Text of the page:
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Ezviz Mini review:The $70 Ezviz Mini security camera is big on value

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The Good At just $70, the Ezviz Mini offers an exceptional value and solid specs, including high-definition live streaming video.

The Bad Too many false motion alerts made the feature essentially unusable. The camera doesn't integrate with any third-party products or services.

The Bottom Line If you can live without its hit-or-miss motion alert feature, the Ezviz Mini is an otherwise ideal, no-fuss DIY security cam available at a great price.

7.3 Overall
  • Features 7
  • Usability 7
  • Design 8
  • Performance 7

Back in October, camera retailer Ezviz added a new model to its lineup -- the $70 Ezviz Mini -- a 720p live-streaming Wi-Fi camera with night vision, motion-detection capabilities, local and cloud storage, Web and mobile (Android and iOS) apps and alerts with an included scheduling feature.

Available for purchase now in the US through Amazon and Sam's Club, this pint-sized powerhouse offers a lot of the same features as other do-it-yourself cams for a fraction of the price.

It also works well, with one important exception -- phantom alerts: The camera is supposed to send an alert and record a video clip when it detects motion, but several of the notifications and their related recordings showed no activity whatsoever. And although the Mini doesn't work with devices from other manufacturers or offer an IFTTT channel, anyone looking for a basic video-streaming cam should consider the $70 Ezviz Mini. (Did I mention that the first year of cloud storage is free?)

Up close with the Ezviz Mini

Ezviz's $70 camera is tiny (hence the name "Mini") -- it clocks in at under 4 ounces and stands just 3.5 inches tall -- so it's about as good as it gets as far as an unobtrusive design. And it has a magnetic base (like Arlo , Nest Cam and others) and the stand pivots and angles for easy installation.

Using the Ezviz app (available for iOS and Android), setup took about 5 to 10 minutes. To register, enter your country, email address and verification code. (This should appear in the inbox of the address you provide. I found this somewhat confusing, though, because there's a verification code on a sticker on the back of the camera. Ignore it and use the one you receive in your email instead.) Then create a username and a password, scan the QR code on the back of the camera and input your Wi-Fi details as well as your time zone, and you're done. It's a few more steps than most Wi-Fi camera configurations, but it isn't too inconvenient.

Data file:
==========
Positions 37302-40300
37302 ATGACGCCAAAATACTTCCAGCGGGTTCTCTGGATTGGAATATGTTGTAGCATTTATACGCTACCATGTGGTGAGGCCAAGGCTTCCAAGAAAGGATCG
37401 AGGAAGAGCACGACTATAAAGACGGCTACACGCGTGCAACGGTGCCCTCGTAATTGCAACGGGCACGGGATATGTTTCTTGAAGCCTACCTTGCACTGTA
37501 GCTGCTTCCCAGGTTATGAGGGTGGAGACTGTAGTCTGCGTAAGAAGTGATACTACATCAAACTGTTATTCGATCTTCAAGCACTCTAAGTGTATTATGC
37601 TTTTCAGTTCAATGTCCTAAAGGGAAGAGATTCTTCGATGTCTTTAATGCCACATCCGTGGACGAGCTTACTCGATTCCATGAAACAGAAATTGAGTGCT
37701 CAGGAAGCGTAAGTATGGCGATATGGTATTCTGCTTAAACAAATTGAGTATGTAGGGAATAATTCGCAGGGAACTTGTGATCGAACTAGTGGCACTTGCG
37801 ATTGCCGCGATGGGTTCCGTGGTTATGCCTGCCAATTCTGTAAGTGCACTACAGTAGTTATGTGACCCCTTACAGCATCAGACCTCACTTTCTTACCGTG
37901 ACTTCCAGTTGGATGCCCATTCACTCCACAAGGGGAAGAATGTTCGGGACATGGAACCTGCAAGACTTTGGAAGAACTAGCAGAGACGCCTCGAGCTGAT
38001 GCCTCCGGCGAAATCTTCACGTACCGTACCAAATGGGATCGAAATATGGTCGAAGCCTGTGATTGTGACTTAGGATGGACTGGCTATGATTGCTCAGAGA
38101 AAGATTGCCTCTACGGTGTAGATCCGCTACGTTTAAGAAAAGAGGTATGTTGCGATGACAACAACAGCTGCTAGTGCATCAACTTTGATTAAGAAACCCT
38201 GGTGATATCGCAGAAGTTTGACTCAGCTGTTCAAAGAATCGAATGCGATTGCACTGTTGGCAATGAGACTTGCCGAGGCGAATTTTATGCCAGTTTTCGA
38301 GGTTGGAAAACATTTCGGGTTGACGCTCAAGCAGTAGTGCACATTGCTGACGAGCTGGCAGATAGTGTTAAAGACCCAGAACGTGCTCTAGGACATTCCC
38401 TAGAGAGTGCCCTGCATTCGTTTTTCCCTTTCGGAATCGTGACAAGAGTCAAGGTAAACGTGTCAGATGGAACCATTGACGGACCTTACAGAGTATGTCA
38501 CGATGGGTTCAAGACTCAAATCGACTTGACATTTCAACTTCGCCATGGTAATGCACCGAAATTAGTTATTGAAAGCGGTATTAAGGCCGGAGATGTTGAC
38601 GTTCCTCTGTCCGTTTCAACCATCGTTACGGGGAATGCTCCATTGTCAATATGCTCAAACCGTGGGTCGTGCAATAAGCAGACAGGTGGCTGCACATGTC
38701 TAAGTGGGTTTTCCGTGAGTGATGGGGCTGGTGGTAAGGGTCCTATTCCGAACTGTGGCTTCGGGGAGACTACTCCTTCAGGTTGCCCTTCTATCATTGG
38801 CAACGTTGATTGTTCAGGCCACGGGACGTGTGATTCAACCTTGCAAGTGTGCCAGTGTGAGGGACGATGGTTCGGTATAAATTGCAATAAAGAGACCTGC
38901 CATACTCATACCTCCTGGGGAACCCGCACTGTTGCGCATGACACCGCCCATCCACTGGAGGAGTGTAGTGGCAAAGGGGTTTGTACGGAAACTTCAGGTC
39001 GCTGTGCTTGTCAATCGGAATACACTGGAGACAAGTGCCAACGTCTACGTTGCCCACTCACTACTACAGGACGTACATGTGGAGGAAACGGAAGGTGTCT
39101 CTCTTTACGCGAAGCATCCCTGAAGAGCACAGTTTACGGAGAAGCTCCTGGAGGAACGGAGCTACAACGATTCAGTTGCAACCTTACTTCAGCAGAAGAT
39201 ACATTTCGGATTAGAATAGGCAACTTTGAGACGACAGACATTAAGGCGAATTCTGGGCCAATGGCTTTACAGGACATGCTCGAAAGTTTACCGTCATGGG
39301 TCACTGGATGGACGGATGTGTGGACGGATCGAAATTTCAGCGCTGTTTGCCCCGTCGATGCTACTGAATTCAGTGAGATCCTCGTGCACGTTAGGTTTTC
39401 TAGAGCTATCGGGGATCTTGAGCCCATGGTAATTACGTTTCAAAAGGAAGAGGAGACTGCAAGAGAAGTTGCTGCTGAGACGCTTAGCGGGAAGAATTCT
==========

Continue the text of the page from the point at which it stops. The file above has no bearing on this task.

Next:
From the Ezviz Mini live stream to viewing a saved clip. Screenshots by CNET

While setup was pretty straightforward, the app looks dated. It's still easy enough to navigate, but there's something generally unpolished about it that reminds me of the old-school-style Foscam Plug and Play Wireless IP Camera FI9826P . Even so, I was able to view the live stream on the iOS app as well as on the web interface, receive motion-related alerts and scroll through the activity log to see saved clips.

The Ezviz Mini comes with a 16GB microSD card for local storage and currently offers users one full year of free cloud storage. If you still want cloud storage after that period, you'll have to pay $5 per month/$50 per year for 7 days of storage or $10 per month/$100 per year for 30 days of storage.

The Ezviz Mini vs. every other DIY cam

Night vision mode.

Screenshot by CNET

Ezviz's Mini performed well overall. The 720p live streaming video is crisp in both regular and night vision mode and you can set it to either portrait or landscape view (and even monitor up to four cameras simultaneously in "quad" view if you happen to have more than one Mini installed). And, you can manually adjust between basic, standard and HD video quality, depending on your bandwidth limitations.

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